Concept

Phrygian cap

Summary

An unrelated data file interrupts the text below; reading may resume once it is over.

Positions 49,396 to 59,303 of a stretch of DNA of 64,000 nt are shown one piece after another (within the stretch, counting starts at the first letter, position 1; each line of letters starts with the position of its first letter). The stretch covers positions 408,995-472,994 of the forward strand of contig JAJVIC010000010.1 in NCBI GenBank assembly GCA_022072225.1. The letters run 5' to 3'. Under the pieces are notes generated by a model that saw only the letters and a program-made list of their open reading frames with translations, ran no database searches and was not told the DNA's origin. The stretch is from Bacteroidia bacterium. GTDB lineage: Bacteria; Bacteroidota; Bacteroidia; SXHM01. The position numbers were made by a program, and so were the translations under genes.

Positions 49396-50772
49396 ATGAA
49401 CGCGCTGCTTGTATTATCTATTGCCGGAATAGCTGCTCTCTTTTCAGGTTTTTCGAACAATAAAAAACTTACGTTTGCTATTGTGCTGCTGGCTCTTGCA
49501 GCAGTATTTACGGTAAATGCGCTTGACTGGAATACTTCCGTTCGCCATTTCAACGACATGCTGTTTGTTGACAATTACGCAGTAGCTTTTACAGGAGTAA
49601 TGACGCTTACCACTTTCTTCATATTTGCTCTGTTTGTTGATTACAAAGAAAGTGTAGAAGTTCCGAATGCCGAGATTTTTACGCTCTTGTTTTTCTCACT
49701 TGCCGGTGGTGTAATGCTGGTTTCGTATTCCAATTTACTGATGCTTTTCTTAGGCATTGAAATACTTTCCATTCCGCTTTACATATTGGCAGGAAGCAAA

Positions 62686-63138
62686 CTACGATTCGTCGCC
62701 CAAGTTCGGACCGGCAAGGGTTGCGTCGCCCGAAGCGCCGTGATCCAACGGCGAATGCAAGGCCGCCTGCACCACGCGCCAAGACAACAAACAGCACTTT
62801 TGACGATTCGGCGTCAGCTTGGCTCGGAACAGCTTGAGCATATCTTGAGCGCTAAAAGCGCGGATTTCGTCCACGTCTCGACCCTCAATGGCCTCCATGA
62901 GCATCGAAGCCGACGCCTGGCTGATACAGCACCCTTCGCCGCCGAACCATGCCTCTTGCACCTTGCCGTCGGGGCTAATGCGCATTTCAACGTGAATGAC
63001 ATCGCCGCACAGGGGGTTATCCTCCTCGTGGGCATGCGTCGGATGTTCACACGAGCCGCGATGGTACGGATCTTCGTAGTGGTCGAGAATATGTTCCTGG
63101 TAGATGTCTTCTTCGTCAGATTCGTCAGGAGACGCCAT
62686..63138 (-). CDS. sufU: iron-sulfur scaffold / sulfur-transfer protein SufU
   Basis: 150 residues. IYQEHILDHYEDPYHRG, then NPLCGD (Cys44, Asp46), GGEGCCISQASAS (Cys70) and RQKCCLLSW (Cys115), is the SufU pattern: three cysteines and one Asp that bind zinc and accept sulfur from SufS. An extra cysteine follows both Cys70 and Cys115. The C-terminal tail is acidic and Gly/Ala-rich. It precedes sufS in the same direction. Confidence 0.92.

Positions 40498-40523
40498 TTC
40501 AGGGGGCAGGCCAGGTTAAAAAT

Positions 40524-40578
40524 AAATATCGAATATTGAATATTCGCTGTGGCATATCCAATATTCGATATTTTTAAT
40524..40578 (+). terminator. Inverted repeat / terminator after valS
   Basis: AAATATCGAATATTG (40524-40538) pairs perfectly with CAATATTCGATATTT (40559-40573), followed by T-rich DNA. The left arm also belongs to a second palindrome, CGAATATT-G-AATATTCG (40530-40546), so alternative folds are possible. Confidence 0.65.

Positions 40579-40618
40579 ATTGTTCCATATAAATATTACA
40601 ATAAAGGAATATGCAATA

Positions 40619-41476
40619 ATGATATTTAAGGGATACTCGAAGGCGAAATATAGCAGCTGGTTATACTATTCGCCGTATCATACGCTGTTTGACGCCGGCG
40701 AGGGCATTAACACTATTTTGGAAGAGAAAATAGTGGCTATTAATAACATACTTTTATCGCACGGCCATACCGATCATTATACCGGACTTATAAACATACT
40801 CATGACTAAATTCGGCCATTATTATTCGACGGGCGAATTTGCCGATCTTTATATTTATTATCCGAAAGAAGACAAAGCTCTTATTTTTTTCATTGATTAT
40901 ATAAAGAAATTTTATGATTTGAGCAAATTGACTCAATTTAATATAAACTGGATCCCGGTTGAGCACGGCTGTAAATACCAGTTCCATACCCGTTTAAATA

The Phrygian cap (ˈfrɪdʒ(iː)ən) or liberty cap is a soft conical cap with the apex bent over, associated in antiquity with several peoples in Eastern Europe and Anatolia, including the Persians, the Medes and the Scythians, as well as in the Balkans, Dacia, Thrace and in Phrygia, where the name originated. The oldest depiction of the Phrygian cap is from Persepolis in Iran. Although Phrygian caps did not originally function as liberty caps, they came to signify freedom and the pursuit of liberty first in the American Revolution and then in the French Revolution, particularly as a symbol of jacobinism it has been also called a jacobin cap. The original cap of liberty was the Roman pileus, the felt cap of emancipated slaves of ancient Rome, which was an attribute of Libertas, the Roman goddess of liberty. In the 16th century, the Roman iconography of liberty was revived in emblem books and numismatic handbooks where the figure of Libertas is usually depicted with a pileus. The most ext
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